The Minnesota Wild have been without Matt Cooke for a bulk of their season down the final stretch.
The thirty-six year old NHL veteran had sports hernia surgery in early February, and then missed game one of the Western Conference quarterfinals with yet another injury. The depth forward has been confirmed for the lineup for game two, though, along with undersized winger Jordan Schroeder (who saw his play decline with the addition of Chris Stewart to Minnesota’s roster at the trade deadline).
The addition of Schroeder is fairly non-headline worthy; although the winger’s is looking for a chance to really solidify a role on the team, he doesn’t hold the kind of hot topic pull that Matt Cooke does quite yet.
For Cooke, though, re-entering the lineup is bound to ruffle a few feathers.
The winger, drafted in the sixth round of the 1997 NHL Entry Draft by the Vancouver Canucks, has become a source of controversy throughout his career for his reckless style of play. He has been characterized for making hits that have a higher likelihood of resulting in serious injury — particularly blind-side hits and checks to the head — and has been suspended for such plays on four separate occasions. He was also the skater who delivered the blind-side hit to Boston Bruins center Marc Savard, which left the veteran skater with post-concussion syndrome and unable to play the remainder of his career (that season alone, he missed nearly two months from the hit) — although Cooke wasn’t suspended for the hit, it was an integral topic when the league implemented stricter rules about blind-side checks.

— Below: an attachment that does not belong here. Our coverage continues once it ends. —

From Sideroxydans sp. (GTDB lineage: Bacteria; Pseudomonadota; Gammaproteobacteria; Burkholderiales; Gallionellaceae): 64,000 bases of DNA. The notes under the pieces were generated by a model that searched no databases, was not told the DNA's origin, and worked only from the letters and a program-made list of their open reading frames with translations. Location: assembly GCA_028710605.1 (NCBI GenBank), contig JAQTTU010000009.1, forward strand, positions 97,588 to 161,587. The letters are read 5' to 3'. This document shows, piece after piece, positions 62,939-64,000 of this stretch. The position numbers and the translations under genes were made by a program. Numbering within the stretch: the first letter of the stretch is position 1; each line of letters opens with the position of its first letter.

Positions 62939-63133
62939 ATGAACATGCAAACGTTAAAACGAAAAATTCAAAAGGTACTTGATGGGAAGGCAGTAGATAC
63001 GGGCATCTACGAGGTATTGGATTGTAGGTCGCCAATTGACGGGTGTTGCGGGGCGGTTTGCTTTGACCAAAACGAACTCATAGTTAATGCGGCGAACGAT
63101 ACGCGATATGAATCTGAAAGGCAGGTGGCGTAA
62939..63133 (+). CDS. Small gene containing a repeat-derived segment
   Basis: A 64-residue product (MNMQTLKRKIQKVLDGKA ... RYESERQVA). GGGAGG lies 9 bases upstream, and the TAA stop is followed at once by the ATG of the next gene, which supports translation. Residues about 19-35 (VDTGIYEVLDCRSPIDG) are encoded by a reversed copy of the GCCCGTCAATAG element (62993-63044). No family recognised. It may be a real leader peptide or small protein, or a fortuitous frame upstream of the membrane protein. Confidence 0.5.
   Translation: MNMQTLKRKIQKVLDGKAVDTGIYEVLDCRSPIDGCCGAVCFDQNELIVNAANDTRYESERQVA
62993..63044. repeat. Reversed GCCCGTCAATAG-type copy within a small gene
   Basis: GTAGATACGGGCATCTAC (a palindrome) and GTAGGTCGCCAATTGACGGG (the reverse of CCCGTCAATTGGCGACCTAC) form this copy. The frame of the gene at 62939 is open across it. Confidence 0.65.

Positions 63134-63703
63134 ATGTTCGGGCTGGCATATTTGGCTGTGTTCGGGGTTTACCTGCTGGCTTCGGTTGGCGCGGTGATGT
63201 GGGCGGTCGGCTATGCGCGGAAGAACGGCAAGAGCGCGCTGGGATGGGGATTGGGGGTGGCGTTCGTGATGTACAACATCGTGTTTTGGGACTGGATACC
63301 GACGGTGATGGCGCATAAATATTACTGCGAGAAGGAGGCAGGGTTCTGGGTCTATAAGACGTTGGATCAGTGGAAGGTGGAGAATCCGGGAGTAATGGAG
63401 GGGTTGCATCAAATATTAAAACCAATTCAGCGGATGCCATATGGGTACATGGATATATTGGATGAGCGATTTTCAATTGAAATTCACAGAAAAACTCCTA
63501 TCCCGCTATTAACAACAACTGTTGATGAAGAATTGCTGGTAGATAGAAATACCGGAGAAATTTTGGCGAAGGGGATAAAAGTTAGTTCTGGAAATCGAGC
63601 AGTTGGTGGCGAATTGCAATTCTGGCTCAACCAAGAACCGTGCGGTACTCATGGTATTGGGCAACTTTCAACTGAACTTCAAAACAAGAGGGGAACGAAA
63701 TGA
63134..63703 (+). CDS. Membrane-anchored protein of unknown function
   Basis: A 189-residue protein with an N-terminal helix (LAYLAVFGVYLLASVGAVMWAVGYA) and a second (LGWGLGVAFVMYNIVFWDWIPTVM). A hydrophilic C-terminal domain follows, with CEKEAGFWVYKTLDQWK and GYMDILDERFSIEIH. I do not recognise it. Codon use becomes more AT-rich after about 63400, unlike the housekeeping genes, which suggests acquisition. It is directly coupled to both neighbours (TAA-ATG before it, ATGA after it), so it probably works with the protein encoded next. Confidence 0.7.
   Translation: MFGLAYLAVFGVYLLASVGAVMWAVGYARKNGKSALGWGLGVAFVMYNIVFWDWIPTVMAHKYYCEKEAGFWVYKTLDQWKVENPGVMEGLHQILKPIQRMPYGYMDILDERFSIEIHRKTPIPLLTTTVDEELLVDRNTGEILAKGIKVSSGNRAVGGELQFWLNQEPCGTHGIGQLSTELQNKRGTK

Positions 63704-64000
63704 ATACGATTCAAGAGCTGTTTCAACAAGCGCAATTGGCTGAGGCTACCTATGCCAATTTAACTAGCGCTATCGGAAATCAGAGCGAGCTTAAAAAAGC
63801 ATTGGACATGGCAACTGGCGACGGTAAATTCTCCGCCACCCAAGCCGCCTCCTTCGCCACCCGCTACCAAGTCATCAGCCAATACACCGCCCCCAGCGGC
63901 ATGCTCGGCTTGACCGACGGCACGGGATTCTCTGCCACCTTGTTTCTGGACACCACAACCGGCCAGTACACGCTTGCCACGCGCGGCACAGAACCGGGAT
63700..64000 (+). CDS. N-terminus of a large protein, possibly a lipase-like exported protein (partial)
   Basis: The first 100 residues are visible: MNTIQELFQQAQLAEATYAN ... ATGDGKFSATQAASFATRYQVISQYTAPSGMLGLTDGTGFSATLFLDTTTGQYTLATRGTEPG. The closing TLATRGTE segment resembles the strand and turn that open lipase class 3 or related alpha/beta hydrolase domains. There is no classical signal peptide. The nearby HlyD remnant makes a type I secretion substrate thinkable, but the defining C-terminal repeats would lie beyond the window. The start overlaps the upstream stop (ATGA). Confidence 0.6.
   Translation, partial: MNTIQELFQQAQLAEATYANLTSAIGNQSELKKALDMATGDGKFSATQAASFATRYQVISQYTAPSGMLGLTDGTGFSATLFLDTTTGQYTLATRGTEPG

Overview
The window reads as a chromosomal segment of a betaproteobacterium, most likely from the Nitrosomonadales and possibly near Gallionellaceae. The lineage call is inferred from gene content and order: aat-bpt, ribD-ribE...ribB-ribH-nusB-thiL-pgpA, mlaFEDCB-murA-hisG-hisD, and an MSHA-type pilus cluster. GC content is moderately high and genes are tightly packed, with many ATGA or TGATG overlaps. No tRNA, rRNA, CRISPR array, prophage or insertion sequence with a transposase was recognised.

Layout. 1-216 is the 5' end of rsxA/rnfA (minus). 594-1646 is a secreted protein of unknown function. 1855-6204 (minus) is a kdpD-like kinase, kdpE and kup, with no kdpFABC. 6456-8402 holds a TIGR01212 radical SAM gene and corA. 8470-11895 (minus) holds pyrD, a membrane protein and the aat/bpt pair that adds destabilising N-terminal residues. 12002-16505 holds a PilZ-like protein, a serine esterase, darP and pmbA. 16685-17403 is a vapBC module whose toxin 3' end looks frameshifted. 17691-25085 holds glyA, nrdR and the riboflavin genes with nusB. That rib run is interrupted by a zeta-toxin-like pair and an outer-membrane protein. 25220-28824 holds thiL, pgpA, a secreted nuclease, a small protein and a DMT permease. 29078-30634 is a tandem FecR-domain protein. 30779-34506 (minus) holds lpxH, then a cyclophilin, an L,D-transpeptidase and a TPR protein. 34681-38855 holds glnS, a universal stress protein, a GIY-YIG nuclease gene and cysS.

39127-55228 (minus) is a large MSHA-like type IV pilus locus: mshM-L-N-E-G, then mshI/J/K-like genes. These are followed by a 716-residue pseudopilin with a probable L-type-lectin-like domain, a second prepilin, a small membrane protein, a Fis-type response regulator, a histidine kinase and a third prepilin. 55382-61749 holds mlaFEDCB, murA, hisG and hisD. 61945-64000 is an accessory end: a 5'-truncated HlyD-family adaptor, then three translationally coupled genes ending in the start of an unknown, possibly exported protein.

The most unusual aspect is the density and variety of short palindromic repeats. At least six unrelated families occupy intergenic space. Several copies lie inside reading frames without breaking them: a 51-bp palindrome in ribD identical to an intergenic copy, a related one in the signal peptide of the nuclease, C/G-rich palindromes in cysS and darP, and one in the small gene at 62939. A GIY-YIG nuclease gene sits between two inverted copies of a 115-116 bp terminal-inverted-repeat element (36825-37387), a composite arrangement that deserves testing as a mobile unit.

Although Cooke made a promise to clean up his play following a ten-game suspension for elbowing New York Rangers defenseman Ryan McDonagh in 2011, though, the forward was suspended again for seven games during the 2014 playoffs. His knee-on-knee hit to Colorado Avalanche defenseman Tyson Barrie, although not quite his usual style of blow, left Barrie unable to play for a little over a month and outraged fans that Cooke seemed to be back to his old habits.
Returning to the playoffs following a fairly sparse season for him, Cooke could be a game changer — but if he makes another hit like he did in the previous post-season, it’s likely the suspension could be even weightier.